Acceptable Work and Hours for Youth

Acceptable Jobs for Youth
Unacceptable Types of Work and Workplaces for Youth
Work Hours
Breaks and Lunch
Wages

Acceptable Jobs for Youth

All Ages Under 16

Below is a list of acceptable work for all ages under 16 along with whether a work certificate or work permit is needed:

14-15 year olds

Below is a list of acceptable work for 14-15 year olds along with whether a work certificate or work permit is needed:

Unacceptable Types of Work and Workplaces for Youth

All Ages Under 16

Below is a list of unacceptable work and workplaces for all ages under 16:

*IMPORTANT NOTICE:
Door-to-door selling is a consistent problem facing youth in our state. Employment of youth under the age of 16 in any form of door-to-door selling or “street occupation” is prohibited (unless it is on behalf of a school, church, charitable entity (including scouts), or political candidate). If you suspect a child is being subjected to door-to-door sales, please contact the Division of Labor Standards at 573-751-3403.

Work Hours

Acceptable Work Hours: 14 and 15 Year Olds

 (While School is in Session)

(While School is NOT in Session)

7 a.m. to 7 p.m.

7 a.m. to 9 p.m.*

No more than 8 hours on non-school days.
No more than 3 hours on school days.

No more than 8 hours on non-school days.
No more than 3 hours on school days.

No more than 6 days a week

No more than 6 days a week (40 hours a week)

*In certain circumstances, 14 and 15 year olds may work until 10:30 p.m. if employed at a regional fair between June 1 and Labor Day.

*HOURS - 14-15 year olds may not work during school hours, unless the youth has been permanently excused from school pursuant to Chapter 167 RSMo.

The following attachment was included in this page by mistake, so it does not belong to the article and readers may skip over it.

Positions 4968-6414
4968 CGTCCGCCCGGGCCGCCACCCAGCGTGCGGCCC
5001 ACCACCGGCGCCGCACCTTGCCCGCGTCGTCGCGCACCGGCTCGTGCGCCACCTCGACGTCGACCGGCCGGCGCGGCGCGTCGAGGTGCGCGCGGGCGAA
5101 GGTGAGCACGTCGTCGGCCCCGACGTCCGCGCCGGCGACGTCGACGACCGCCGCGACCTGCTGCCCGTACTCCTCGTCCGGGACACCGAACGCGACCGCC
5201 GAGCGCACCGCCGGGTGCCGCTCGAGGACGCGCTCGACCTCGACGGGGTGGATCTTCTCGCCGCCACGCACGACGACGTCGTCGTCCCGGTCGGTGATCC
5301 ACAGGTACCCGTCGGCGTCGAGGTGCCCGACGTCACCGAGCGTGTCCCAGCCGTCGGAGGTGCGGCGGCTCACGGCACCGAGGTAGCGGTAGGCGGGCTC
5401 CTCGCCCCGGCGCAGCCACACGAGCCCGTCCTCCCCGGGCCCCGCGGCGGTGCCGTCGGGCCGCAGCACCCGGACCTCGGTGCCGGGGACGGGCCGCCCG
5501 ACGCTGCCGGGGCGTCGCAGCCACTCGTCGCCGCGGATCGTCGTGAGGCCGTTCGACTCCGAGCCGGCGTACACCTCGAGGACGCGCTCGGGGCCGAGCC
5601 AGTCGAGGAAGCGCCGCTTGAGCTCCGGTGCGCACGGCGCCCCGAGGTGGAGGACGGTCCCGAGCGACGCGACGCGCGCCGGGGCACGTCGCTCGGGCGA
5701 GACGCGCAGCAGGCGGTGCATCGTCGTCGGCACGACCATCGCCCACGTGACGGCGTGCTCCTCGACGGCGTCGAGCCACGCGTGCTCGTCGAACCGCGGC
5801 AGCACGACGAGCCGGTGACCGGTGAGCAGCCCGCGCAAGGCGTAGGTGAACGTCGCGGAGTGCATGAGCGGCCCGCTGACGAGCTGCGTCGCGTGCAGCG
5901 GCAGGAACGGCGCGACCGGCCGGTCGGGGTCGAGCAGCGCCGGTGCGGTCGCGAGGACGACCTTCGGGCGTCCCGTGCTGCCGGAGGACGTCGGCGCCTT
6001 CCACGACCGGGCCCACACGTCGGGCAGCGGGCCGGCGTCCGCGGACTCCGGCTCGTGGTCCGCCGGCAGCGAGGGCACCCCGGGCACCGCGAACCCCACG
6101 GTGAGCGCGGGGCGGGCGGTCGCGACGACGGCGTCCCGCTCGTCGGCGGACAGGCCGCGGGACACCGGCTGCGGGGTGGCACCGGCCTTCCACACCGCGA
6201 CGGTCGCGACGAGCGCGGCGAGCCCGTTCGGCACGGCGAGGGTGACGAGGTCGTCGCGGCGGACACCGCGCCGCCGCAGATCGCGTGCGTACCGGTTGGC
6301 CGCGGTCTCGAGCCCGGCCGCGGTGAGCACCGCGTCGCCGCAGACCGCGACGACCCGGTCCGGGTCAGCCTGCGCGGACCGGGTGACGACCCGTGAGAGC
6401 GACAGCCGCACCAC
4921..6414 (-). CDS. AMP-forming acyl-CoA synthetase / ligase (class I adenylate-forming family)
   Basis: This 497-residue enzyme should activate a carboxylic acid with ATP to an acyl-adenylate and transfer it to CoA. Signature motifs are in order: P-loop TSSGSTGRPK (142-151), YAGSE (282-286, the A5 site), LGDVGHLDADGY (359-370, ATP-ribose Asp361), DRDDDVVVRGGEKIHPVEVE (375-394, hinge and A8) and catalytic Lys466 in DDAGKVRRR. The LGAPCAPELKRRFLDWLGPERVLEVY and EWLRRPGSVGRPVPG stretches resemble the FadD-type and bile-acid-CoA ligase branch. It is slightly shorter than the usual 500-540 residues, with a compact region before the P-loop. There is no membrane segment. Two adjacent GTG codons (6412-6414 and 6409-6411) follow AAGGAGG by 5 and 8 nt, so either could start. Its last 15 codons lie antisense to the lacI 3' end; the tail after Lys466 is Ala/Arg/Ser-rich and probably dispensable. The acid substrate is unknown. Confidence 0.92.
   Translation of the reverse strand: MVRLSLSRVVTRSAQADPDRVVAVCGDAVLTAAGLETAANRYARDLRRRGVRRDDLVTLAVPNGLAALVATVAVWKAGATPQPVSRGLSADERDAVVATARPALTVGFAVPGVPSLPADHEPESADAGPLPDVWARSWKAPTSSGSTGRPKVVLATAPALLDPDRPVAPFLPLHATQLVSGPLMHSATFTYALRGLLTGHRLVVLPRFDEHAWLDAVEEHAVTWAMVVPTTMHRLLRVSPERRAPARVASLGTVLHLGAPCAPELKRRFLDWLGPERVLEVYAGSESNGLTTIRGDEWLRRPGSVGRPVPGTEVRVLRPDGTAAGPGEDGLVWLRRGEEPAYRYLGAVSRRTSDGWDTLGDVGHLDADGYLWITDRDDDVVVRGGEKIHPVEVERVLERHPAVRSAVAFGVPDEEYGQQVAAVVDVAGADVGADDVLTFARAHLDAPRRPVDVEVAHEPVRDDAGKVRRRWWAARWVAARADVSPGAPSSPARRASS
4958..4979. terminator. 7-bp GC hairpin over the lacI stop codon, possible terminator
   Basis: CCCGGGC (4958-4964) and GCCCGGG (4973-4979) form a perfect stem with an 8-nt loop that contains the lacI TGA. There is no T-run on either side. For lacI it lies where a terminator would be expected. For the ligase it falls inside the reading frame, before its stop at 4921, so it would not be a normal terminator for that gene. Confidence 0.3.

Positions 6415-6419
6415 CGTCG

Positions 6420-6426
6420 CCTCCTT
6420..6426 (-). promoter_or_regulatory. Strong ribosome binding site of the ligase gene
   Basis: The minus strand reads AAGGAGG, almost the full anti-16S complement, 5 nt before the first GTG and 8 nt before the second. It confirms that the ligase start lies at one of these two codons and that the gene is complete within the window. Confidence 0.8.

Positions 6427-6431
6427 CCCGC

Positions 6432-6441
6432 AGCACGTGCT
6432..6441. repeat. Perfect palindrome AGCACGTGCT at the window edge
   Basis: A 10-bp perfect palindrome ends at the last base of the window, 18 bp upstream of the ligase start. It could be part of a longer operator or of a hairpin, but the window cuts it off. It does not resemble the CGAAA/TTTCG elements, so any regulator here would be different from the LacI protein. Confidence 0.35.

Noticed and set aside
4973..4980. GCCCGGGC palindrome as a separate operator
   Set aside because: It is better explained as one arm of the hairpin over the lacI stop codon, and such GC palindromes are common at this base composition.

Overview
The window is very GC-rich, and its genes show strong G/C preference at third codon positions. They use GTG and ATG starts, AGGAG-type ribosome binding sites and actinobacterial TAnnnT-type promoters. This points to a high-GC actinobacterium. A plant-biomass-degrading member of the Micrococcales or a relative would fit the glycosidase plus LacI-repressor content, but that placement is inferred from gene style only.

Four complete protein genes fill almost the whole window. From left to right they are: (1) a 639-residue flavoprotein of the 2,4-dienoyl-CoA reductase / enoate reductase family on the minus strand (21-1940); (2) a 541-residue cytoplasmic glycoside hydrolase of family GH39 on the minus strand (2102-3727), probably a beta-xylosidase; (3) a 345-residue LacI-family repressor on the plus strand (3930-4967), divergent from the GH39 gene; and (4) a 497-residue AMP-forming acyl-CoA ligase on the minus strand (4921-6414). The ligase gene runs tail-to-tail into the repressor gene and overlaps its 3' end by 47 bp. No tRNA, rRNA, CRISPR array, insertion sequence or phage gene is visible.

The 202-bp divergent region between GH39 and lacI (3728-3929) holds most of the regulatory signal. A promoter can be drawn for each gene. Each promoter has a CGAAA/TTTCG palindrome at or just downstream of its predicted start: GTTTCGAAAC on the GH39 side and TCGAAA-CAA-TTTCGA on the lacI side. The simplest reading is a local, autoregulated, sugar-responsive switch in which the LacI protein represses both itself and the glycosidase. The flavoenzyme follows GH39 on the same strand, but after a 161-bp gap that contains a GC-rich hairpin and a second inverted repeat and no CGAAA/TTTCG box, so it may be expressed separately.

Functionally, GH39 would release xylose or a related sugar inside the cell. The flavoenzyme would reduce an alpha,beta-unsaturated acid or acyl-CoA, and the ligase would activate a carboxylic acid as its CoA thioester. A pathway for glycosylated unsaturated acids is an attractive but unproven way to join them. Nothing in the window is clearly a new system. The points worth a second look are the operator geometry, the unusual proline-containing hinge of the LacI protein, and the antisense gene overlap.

Breaks and Lunch

Missouri law does not require employers to provide employees, including youth workers, a break of any kind, including a lunch hour. These provisions are either left up to the discretion of the employer, can be agreed upon by the employer and employee, or may be addressed by company policy or contract.

The entertainment industry, however, DOES require breaks and rest periods for youth workers. A youth cannot work more than five and one-half hours without a meal break. Additionally, a 15-minute rest period (which counts as work time) is required after each two hours of continuous work for youth in the entertainment industry.

Wages

Most employers/businesses* must pay employees, including youth, at least the state minimum wage rate of $7.50. Tipped employees, such as waiters/waitresses, must be paid at least half of the state minimum wage rate or $3.75. However, if the tipped employee does not make up the other half of the minimum wage in tips, the employer is required to pay the difference so that the tipped employee is paid $7.50 per hour. Employers not subject to the minimum wage law can pay employees wages of their choosing. If you have not been paid for work completed file a wage complaint or read more about Owed Wages.
*Employers engaged in retail or service businesses whose annual gross income is less than $500,000 are not required to pay the state minimum wage rate.

Additional federal restrictions regarding minimum wage, child labor laws, and youth employment also may apply. To learn more visit the 29 CFR 570.50.